III. THAT THIS SPIRIT OF CONTENTMENT IS THE RESULT OF LEARNING. It is not inherent, but attained ; not miraculously imparted but personally acquired. There is no attainment equal to this. To have a large acquaintance with physical, moral, and historical facts with an insight into their philosophy; to be instructed in the principle of the languages in which mankind have given utterance to their thoughts and emotions; these are important attainments; but the man that can hold his spirit in sublime tranquility amid all the commotions of time is the man of true attainment.

But how can this be attained ? How did the apostle learn it? There are few questions of more practical importance than this.

First: By estimating himself to be immortal in essence and imperfect in character. If a man regard himself as exclusively belonging to earth; if he consider that this is the only sphere of existence; that when he leaves this scene he is no more; it is impossible for him to be contented under the present mode of administration. Or, if believing in his immortality, he should consider himself perfect, he could not in that case be contented. He would be perpetually blaming God for inflicting suffering upon an innocent being, which would do violence to all His instinctive notions of justice.

But the apostle regarded himself as a candidate for eternity —this life as but the cradle of his being; and he viewed himself as an imperfect character. He felt that the sufferings he endured, though great, were not to be compared with what he deserved ; and as he was an heir of immortality, not worthy to be compared with "the glory that should be revealed in Him." Let a man feel this and he will be contented.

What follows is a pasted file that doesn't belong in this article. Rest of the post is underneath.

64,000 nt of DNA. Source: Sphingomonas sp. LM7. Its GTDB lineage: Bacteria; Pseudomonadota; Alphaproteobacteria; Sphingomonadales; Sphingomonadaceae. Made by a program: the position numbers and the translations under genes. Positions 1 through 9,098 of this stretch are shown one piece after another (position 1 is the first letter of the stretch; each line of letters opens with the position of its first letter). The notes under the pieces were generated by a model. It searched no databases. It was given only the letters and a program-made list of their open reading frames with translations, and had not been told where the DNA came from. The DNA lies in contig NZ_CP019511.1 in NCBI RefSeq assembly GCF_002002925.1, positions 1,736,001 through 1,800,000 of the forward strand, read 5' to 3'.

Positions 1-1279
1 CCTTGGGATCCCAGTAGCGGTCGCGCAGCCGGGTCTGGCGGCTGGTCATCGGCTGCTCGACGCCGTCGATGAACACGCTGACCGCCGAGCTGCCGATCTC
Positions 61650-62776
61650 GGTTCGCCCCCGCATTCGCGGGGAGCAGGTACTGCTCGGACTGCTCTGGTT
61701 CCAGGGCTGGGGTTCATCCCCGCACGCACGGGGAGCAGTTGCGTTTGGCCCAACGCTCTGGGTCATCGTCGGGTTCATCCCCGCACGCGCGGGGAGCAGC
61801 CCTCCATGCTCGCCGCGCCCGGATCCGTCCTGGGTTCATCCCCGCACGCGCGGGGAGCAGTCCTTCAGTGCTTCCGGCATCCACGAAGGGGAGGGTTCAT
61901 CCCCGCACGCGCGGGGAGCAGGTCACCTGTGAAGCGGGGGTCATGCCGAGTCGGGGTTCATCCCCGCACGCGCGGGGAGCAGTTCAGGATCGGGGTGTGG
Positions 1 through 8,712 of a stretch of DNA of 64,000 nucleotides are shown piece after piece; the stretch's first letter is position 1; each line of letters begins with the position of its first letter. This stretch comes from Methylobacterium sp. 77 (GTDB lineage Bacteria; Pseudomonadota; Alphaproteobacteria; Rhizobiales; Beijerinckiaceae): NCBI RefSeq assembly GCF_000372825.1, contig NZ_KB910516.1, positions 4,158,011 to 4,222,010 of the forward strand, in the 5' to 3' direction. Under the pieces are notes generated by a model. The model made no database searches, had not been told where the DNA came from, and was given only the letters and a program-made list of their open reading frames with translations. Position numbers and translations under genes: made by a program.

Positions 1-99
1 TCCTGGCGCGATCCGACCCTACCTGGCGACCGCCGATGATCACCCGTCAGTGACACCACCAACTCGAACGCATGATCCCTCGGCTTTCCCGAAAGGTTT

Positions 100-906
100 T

Secondly : By a comprehensive view of God's government and its relation to eternity. Paul did not judge of Providence by isolated events ;-he formed a view of the whole system. And he said that “all things,” &c. He saw all events working; all events working in harmony; all events working in harmony for good to the good.

As all events in the natural world are subservient to its natural good-so in the moral. The farmer is taught, by the constancy with which the earth rewards his daily toil, to trust the precious grain to its care during the inclement weather; for he knows that sunny days will come, and render the frost and snow and rain means to promote its growth. The mariner on the trackless wave has learnt to confide in the magnetic needle, and in the midst of the storm to be content that he shall reach the desired haven. The illiterate man sees a strange body carreering through the heavens, and he fully prognosticates a great national calamity, if not the conflagration of the globe; but the astronomer who has taken a view of the whole system is content; for he knows that it comes up from the vastness of immensity to the point